Mahomes will also have his two favorite pass-catchers under contract for next season, Tyreek Hill and Travis Kelce.

During the Chiefs’ magical four-year run in the AFC, Hill and Kelce have been among the most dominant offensive weapons in the NFL.

Kelce is third in receptions since 2018 (397), while Hill is seventh (343). Hill is also fourth in receiving yards (4,854) and second in receiving touchdowns (43), while Kelce is second (5,106) and sixth (35) in both respective categories.

Bengals’ Apple: Chiefs had a ‘tell,’ so Cincy knew what was coming in the second half | Kansas City Star

Bengals cornerback Eli Apple said in an interview on GoLongTD.com that the Chiefs were pressing after not scoring on the final possession of the first half. And in the second half, they had a “tell” that let the Bengals know before the snap how they would be attacked.

When the Chiefs had to punt for the first time on their opening possession of the third quarter, Apple said he could feel momentum shifting.

“I was like, All right now, they’re going to feel like, ‘Oh (shoot). We made a mistake.’ And they’d start pressing. And they did,” Apple told Tyler Dunne.

“They got cocky. They wanted to pass. They wanted Mahomes to have the ball in his hands to get rid of us. We knew the concepts that were coming at us. Before the snap, we had a tell of what they were going to do, and then it was about beating their guys to that spot and competing for the ball. And our D-Line played really great in making sure he wasn’t comfortable in the pocket when he was trying to scramble and stuff. They’re one of those teams that knows what they want to do. Especially when they’re in dropback mode. There’s only so many things they can do with different sets. It’s just about their athletes being fast and our athletes being fast, too. Who can keep up with who?”

Randy Moss Puts Chiefs WR Tyreek Hill on Blast for on Camera Incident | Heavy

Tyreek Hill losing the “Fastest Man” skills challenge for the 2022 Pro Bowl irked those watching, especially after he tried to explain away why he lost the race intentionally. That’s why Hall of Fame wide receiver Randy Moss put the Kansas City Chiefs wide receiver on blast for his antics.

During his segment “C’Mon, Man!” on ESPN, Moss called out Hill, making fun of him for dumping beer all over himself on camera at the NHL All-Star game.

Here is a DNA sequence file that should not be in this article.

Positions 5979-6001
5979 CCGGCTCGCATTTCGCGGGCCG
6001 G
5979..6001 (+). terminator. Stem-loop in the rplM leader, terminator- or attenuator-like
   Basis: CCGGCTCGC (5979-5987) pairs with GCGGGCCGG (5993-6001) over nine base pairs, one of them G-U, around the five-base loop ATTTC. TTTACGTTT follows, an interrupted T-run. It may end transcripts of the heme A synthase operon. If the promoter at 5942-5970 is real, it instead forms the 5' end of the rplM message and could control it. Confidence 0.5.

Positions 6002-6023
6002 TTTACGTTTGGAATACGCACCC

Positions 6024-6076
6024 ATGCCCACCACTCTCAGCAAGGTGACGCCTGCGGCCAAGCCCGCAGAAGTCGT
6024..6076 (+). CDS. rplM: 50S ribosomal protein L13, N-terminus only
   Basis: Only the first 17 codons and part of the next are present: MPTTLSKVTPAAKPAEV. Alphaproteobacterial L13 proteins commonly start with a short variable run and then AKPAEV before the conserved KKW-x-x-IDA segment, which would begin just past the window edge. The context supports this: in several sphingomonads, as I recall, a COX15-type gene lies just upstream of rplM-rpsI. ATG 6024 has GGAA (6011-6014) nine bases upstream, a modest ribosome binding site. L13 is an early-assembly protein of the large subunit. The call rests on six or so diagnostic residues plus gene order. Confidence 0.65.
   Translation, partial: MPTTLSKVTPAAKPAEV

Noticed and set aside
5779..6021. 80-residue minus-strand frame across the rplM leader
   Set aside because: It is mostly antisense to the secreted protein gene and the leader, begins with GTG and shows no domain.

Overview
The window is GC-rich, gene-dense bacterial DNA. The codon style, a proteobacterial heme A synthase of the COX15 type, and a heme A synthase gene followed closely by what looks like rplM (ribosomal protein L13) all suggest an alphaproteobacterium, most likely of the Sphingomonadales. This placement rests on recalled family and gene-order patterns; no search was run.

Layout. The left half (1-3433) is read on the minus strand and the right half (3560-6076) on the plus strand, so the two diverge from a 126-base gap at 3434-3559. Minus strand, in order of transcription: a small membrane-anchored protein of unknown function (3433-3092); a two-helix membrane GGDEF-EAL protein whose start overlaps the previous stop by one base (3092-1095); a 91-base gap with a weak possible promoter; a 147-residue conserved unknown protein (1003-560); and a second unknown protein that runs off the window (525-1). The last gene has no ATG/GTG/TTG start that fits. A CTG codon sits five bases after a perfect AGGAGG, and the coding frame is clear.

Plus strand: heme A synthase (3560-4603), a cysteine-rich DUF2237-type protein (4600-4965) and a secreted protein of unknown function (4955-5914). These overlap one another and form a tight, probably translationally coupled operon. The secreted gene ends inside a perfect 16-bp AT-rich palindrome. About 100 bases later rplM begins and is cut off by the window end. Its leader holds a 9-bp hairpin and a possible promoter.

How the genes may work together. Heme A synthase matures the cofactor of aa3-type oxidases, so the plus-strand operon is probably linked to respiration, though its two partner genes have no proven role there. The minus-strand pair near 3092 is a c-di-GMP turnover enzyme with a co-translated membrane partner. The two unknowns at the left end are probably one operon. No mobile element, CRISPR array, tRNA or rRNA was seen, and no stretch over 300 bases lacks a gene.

“I love you, Tyreek Hill, but are you really faster than the whole National Football League? I don’t even think you’re faster than me, my man,” Moss said.

“In my prime, I would have lit Tyreek up,” Moss then claimed in response to Booger McFarland questioning Moss’ statement.

Around the NFL

NFL Commissioner Roger Goodell says league, not Commanders, will conduct investigation into new allegations | NFL.com

NFL Commissioner Roger Goodell said at his Wednesday news conference ahead of Super Bowl LVI that the league will conduct an independent investigation into new workplace misconduct allegations made last week against Washington Commanders owner Dan Snyder by Tiffani Johnston, a former team employee.

“I think we treat that very seriously, and we need to look into that,” Goodell said. “We’ll obviously do an investigation. We’ve said that from Day 1, that we will look into this and do an investigation. We need to understand what really, truly happened in those circumstances, and treat that in the best and most serious way we can to make sure we preserve the type of culture we want in the NFL.”

Earlier Wednesday, the Commanders said in a statement that they had appointed an investigative group to look into the allegations made by Johnston. However, shortly after the announcement, the NFL said the “league, not the team, will conduct an independent investigation and will be retaining an investigator to determine the facts shortly.”